NICER / ISS Science Nugget for June 28, 2018

NICER observes 4U 1630-47, a black hole with frequent outbursts

As black hole transients go, 4U 1630-47 is both reliable and enigmatic. Since its discovery in 1969, 4U 1630-47 has gone into outburst more than twenty times, roughly once every 600-700 days (in contrast to famous sources like V404 Cyg and A0620-00, which can go decades between outbursts). Thus, it is an excellent case study for outbursts of a single object: what do they have in common, and in what ways are they different?

One thing they seem to have in common is strong winds. Across outbursts, X-ray telescopes including Chandra, Suzaku, NuSTAR, and now NICER have all observed blue-shifted iron absorption lines (see accompanying figure): signatures of multimillion-degree outflowing gas. In brief, the infalling gas shines so brightly in X-rays that it pushes itself away (here moving at 1700 km/s) from the black hole. But there are differences and puzzles as well. Normal black hole outbursts go through a progression of "states," but 4U 1630-47 occasionally (including the current outburst), skips the early "hard" states and goes straight to the middle "soft" states, where winds are often seen. NICER can shed light on this behavior, which may be related to the unusually regular and frequent outbursts. Perhaps we will know more in 600 days.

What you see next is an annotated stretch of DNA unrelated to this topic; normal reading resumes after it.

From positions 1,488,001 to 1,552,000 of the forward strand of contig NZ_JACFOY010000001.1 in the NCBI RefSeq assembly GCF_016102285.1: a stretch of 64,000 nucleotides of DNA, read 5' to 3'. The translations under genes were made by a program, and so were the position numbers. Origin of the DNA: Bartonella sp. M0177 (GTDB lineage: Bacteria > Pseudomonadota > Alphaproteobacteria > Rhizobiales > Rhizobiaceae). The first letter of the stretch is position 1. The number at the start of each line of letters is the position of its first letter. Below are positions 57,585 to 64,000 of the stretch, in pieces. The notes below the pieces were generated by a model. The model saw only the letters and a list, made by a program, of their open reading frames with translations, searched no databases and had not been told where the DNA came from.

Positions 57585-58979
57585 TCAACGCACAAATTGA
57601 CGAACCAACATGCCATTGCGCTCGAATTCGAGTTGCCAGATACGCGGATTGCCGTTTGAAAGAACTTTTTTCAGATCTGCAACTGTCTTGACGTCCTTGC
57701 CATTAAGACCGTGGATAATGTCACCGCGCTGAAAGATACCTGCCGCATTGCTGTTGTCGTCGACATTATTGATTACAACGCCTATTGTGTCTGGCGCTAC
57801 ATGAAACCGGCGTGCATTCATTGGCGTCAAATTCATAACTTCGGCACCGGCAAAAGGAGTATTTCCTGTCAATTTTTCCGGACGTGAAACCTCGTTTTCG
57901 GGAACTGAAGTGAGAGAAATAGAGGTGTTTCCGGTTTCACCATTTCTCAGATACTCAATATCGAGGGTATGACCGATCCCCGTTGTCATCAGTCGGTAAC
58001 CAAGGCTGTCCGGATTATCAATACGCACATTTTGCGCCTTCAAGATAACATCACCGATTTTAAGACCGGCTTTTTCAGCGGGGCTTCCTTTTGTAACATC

Figure: NICER X-ray spectrum of the black hole 4U 1630-47. The smooth continuum is dominated by thermal emission from the accretion disk, unusual for the early phases of an outburst. Superimposed on this continuum are absorption lines from multimillion-degree iron atoms, indicating gas flowing away from the black hole at 1,700 km/s. The top panel sows the NICER data (black) and this model (red); the bottom panel shows the residuals after subtracting the continuum (to highlight the wind absorption).

This result was the subject of NICER's 11th Astronomer's Telegram, "NICER Observation of Strong Wind Absorption in the Soft Outburst of 4U 1630-47" (ATel #11771), by J. Neilsen et al.

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